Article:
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Can You Tell Me How to Get, How to Get to Chachapoyas Street???

21 November 2010

CHACHAPOYAS—The previous evening we had been solicited for cabs several times while walking the few blocks from the bus station to Hotel Casablanca. We knew we needed to find a cab or collectivo (nothing more than a shared cab to offset the cost of a trip) to take us on to Chachapoyas and I was relying on the fates to guide us. We shouldered our packs and left the hotel, walking back towards the bus station. It was only a matter of time, or so I thought, before somebody with a vehicle slowed and said, “Chachapoyas???” And I asked, “How much?” and we would be on our way.

Election Posters for the Amazones Region of which Pedro Ruiz and Chachapoyas are part and the latter is the capitol city.

People often ask how one navigates, gets on the right bus or orders the right meal and remark that my Spanish must be excellent in order to achieve the feats of travel which I have. In fact my Spanish is little better than competent and my travels modest. I would answer that the better one’s Spanish is, the easier and more pleasant the experience, but one could get around with almost no Spanish at all given a patient disposition and a little luck. A bus or taxi, after all, is in the business of selling transportation, a hotel in trading accommodation for cash, a restaurant interested in exchanging money for food and drink and, as for the food and drink, regardless of cinematic portrayals of Chilled Monkey Brains and Snake Surprise, the vast majority of what people eat around the world is nothing more than chicken, beef, pig or fish by another name, with veggies and beans and rice and noodles on the side washed down with such exotics as bottled water, fruit juices and lager beer. And as for Latin America, one would probably be surprised as the amount of Spanish one recalls from forays to ChiChis, Taco Bell and other nominally “Mexican” restaurants. Pollo frito is, indeed, fried chicken and man can live on that. The buses and cabs want to sell you a ticket and the hotels a room and while a knowledge, easily acquired, of the numbers is of use, I have never felt I have been unduly cheated even if there is a cheaper price for locals. In this, remember that while one doesn’t want to be made a fool of or cheated one also shouldn’t be a miser or tightfisted. A certain generosity, both monetary and of spirit, goes a long way in smoothing the bumpy path ahead, in obtaining palatable food and gracious service and a decent room.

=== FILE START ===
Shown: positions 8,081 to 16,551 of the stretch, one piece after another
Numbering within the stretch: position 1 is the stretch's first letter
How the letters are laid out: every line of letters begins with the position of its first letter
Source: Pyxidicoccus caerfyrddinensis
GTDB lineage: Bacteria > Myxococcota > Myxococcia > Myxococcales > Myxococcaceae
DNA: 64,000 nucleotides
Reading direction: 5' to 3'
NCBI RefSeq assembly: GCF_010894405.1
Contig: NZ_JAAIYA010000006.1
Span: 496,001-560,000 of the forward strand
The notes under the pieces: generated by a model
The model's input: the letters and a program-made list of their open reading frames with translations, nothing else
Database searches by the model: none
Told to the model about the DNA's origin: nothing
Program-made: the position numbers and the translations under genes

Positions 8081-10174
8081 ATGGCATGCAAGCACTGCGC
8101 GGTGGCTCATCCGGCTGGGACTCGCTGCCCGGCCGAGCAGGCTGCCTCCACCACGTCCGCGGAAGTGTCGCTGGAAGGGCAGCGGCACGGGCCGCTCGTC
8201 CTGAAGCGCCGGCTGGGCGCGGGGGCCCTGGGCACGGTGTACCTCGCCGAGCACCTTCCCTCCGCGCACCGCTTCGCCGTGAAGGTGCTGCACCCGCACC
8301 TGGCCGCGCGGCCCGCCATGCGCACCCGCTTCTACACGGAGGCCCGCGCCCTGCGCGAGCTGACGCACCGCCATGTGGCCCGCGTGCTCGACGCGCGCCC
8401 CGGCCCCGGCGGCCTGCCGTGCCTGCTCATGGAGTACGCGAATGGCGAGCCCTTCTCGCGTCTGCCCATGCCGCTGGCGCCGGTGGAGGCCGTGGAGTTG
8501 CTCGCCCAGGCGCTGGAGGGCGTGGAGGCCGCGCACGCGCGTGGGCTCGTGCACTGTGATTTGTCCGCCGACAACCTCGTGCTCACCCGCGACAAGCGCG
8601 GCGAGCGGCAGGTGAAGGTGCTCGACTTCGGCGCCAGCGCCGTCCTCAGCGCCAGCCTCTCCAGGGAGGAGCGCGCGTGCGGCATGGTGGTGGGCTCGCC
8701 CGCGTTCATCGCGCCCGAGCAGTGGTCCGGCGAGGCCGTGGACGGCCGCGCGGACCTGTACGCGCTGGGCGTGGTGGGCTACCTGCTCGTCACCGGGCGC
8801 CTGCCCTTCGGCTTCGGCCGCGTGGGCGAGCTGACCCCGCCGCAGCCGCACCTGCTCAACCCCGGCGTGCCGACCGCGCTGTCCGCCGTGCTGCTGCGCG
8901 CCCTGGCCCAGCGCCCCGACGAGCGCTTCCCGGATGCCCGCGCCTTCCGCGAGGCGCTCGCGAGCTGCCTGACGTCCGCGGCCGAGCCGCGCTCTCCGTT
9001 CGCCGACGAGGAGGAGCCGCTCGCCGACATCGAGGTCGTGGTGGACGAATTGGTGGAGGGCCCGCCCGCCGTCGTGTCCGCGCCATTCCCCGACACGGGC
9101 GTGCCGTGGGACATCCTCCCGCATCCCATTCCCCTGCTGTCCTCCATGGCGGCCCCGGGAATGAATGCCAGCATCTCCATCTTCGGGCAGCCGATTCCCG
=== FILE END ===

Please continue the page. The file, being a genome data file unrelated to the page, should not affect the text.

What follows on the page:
This being said, we walked all the way to the bus station without a single offer of a ride. The station itself was shuttered and we stood a while wondering if perhaps all conveyance was shut down for the Lord’s Day. Soon we were hungry and decided that, whatever the day’s travels brought, a meal would have to be eaten anyway so we trudged back to Polleria Cyndy and feasted upon our Sunday chicken and a litre bottle of cold communion beer. Sensibly, I asked the owner directions and found that, in order to obtain passage to Chachapoyas, one crosses the bridge that intersects the main road and that collectivo cabs are next to the Banco Nacional.

Pedro Ruiz is, essentially, two main roads that intersect each other on the perpendicular. There is the main highway which brought us from Tarapoto and continues on to Chiclayo, and the turn-off, over the bridge, which goes to Chachapoyas. We crossed the bridge, found the Banco Nacional and were immediately offered a ride to Chachapoyas for 10 Nuevo Soles apiece. We accepted, loaded our bags and waited no more than ten minutes until the car’s full complement of four passengers was reached. It took us awhile to actually leave town, however, as we were stuck behind a contingent of citizens marching towards the small town’s square to hoist the Peruvian flag and their police escort would tolerate no disrespect in the form of passing.

Landscape on the road to Chachapoyas

A short video of the road from Pedro Ruiz to Chachapoyas can be seen here:

Soon, however, we were off, speeding away down mostly well-paved highway that, nonetheless, was often littered by clumps and splinters of new-fallen rock. The road followed the canyon floor, close by a tumbling river of ice-green water but still much of it had had to be cut and blasted out of the living rock. Often we drove under rocky overhangs in the canyon face, cut barely high enough to allow a passing semi-truck. Even more than earlier I was in awe at the size and sheer mass of the Andes and wished I was able to move slower, to be able to hike through their passes and up their slopes. I would soon get my wish…

Along the highway to Chachapoyas, deep in the canyon.

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